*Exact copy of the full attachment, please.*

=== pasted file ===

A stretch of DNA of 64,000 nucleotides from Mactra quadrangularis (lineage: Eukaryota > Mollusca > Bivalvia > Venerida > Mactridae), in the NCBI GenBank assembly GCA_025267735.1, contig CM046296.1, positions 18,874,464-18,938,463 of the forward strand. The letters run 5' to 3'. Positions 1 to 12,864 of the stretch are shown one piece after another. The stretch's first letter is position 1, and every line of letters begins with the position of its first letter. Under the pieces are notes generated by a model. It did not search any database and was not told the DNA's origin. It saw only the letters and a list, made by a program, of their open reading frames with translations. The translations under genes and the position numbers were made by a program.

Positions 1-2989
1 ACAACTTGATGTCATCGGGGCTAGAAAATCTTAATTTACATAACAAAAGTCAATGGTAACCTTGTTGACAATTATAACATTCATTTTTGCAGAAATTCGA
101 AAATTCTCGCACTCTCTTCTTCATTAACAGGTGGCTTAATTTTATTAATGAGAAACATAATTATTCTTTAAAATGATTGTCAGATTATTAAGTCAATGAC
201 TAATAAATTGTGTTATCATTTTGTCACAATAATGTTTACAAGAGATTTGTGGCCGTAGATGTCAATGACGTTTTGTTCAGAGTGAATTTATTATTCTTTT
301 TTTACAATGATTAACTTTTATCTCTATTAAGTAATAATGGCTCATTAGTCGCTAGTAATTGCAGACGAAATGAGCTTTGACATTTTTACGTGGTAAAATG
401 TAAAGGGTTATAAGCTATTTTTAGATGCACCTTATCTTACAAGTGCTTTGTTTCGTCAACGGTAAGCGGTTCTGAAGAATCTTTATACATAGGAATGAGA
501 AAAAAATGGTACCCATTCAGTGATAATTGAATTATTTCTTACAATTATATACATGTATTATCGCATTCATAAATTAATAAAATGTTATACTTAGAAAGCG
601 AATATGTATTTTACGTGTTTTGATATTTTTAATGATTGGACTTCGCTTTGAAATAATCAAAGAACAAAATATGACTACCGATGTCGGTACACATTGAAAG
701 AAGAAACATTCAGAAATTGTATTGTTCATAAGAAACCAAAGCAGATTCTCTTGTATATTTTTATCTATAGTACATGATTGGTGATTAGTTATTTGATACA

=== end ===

A stretch of DNA of 64,000 nucleotides from Mactra quadrangularis (lineage: Eukaryota > Mollusca > Bivalvia > Venerida > Mactridae), in the NCBI GenBank assembly GCA_025267735.1, contig CM046296.1, positions 18,874,464-18,938,463 of the forward strand. The letters run 5' to 3'. Positions 1 to 12,864 of the stretch are shown one piece after another. The stretch's first letter is position 1, and every line of letters begins with the position of its first letter. Under the pieces are notes generated by a model. It did not search any database and was not told the DNA's origin. It saw only the letters and a list, made by a program, of their open reading frames with translations. The translations under genes and the position numbers were made by a program.

Positions 1-2989
1 ACAACTTGATGTCATCGGGGCTAGAAAATCTTAATTTACATAACAAAAGTCAATGGTAACCTTGTTGACAATTATAACATTCATTTTTGCAGAAATTCGA
101 AAATTCTCGCACTCTCTTCTTCATTAACAGGTGGCTTAATTTTATTAATGAGAAACATAATTATTCTTTAAAATGATTGTCAGATTATTAAGTCAATGAC
201 TAATAAATTGTGTTATCATTTTGTCACAATAATGTTTACAAGAGATTTGTGGCCGTAGATGTCAATGACGTTTTGTTCAGAGTGAATTTATTATTCTTTT
301 TTTACAATGATTAACTTTTATCTCTATTAAGTAATAATGGCTCATTAGTCGCTAGTAATTGCAGACGAAATGAGCTTTGACATTTTTACGTGGTAAAATG
401 TAAAGGGTTATAAGCTATTTTTAGATGCACCTTATCTTACAAGTGCTTTGTTTCGTCAACGGTAAGCGGTTCTGAAGAATCTTTATACATAGGAATGAGA
501 AAAAAATGGTACCCATTCAGTGATAATTGAATTATTTCTTACAATTATATACATGTATTATCGCATTCATAAATTAATAAAATGTTATACTTAGAAAGCG
601 AATATGTATTTTACGTGTTTTGATATTTTTAATGATTGGACTTCGCTTTGAAATAATCAAAGAACAAAATATGACTACCGATGTCGGTACACATTGAAAG
701 AAGAAACATTCAGAAATTGTATTGTTCATAAGAAACCAAAGCAGATTCTCTTGTATATTTTTATCTATAGTACATGATTGGTGATTAGTTATTTGATACA